Everything taking place in the offices of a tech company ends up feeling inconsequential, taking a backseat to having stilted actors deliver stilted dialogue that is desperately trying to seem hip with what the cool kids are into but in a way that is both formless and pushing for buzzwords. So many technical terms just get regurgitated throughout, none of which are given real context or even legibility through the delivery, resulting in a film that is all conversation and no action.

Well, no action as far as what actually constitutes as such. Aside from reviving old-school slasher stereotypes, it also seems bent to bring back Hollywood Hacker stereotypes as well because there’s a lot of scenes where the simple act of typing on a keyboard is meant to be thrilling or intriguing. This, in a way, ends up highlighting what this film’s defining issue is: It has a concept involving technology and computer programs but doesn’t really know what to do with it beyond the surface. 
Likely piggybacking off of recent cinematic trends involving fear concerning the widespread use of technology, this film just ends up using those trends as a backdrop for far less interesting ideas. An aborted subplot in the film involves the TITAN AI Andie, her access to the technology within the TITAN offices and whether or not she is doing things because she was hacked… or if they are just her own actions. I’m probably making this out to be like the second coming of Skynet, and it honestly does start out with that tone. But no, rather than asking any questions at all about the use of technology, it just sticks to the usual call of “humans are the evil behind technology, not the technology itself”. Given the increased use of personal assistants and automated living, this just ends up being a weak substitute for what may have been a better film. I say “may” because, judging by the production values, I doubt they would have done much with it to begin with.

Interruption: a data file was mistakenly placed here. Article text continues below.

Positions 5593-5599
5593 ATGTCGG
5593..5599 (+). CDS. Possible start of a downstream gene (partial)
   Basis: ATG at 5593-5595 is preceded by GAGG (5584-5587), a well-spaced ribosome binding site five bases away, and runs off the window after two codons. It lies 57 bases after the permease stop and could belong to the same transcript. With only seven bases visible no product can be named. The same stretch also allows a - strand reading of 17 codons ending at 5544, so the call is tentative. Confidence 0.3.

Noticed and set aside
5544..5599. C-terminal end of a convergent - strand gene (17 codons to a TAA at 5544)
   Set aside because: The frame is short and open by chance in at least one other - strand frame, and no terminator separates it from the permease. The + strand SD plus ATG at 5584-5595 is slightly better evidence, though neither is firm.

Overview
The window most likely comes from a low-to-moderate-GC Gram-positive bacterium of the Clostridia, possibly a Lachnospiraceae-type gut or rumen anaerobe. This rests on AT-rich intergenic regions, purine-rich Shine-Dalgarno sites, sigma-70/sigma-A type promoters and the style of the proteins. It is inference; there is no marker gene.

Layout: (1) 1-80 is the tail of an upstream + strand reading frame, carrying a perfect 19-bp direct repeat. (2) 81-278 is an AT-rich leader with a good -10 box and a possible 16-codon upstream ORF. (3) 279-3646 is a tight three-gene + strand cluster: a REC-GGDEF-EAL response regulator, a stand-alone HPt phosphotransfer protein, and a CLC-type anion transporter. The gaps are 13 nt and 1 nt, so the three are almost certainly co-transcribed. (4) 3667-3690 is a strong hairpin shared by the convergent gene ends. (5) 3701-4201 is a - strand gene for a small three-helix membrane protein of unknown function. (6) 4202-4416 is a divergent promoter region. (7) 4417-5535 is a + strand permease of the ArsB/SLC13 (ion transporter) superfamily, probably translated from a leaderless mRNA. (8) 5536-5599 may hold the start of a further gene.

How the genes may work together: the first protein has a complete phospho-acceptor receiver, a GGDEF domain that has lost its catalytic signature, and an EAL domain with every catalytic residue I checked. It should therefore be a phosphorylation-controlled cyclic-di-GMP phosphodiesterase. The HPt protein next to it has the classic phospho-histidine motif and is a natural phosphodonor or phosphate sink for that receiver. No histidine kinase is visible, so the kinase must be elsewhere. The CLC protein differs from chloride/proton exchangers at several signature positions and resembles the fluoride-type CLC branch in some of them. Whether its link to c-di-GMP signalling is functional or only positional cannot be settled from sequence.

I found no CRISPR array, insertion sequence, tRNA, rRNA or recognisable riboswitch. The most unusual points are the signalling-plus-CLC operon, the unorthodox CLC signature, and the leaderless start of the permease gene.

All in all, this is cinematic shovelware. The acting is painfully awkward, to the point where it looks like some of the actors actually are in pain, the visual style makes just looking at the production a chore and not one worth the effort, and the writing is so plain as to be quite unpleasant, forgoing even a token attempt at technological commentary for the sake of reheated slasher shenanigans. This isn’t just bad and something that I genuinely think I wasted my time with, but it also makes me retroactively feel bad for other films that I’ve criticised in the past like The Circle, Nerve and even Diary Of A Wimpy Kid: The Long Haul when it got to discussing Internet culture. To bother trying to discern textual themes here would be give the film enough credit that it even bothered to include them in the first place, and going by everything else here, I highly doubt that.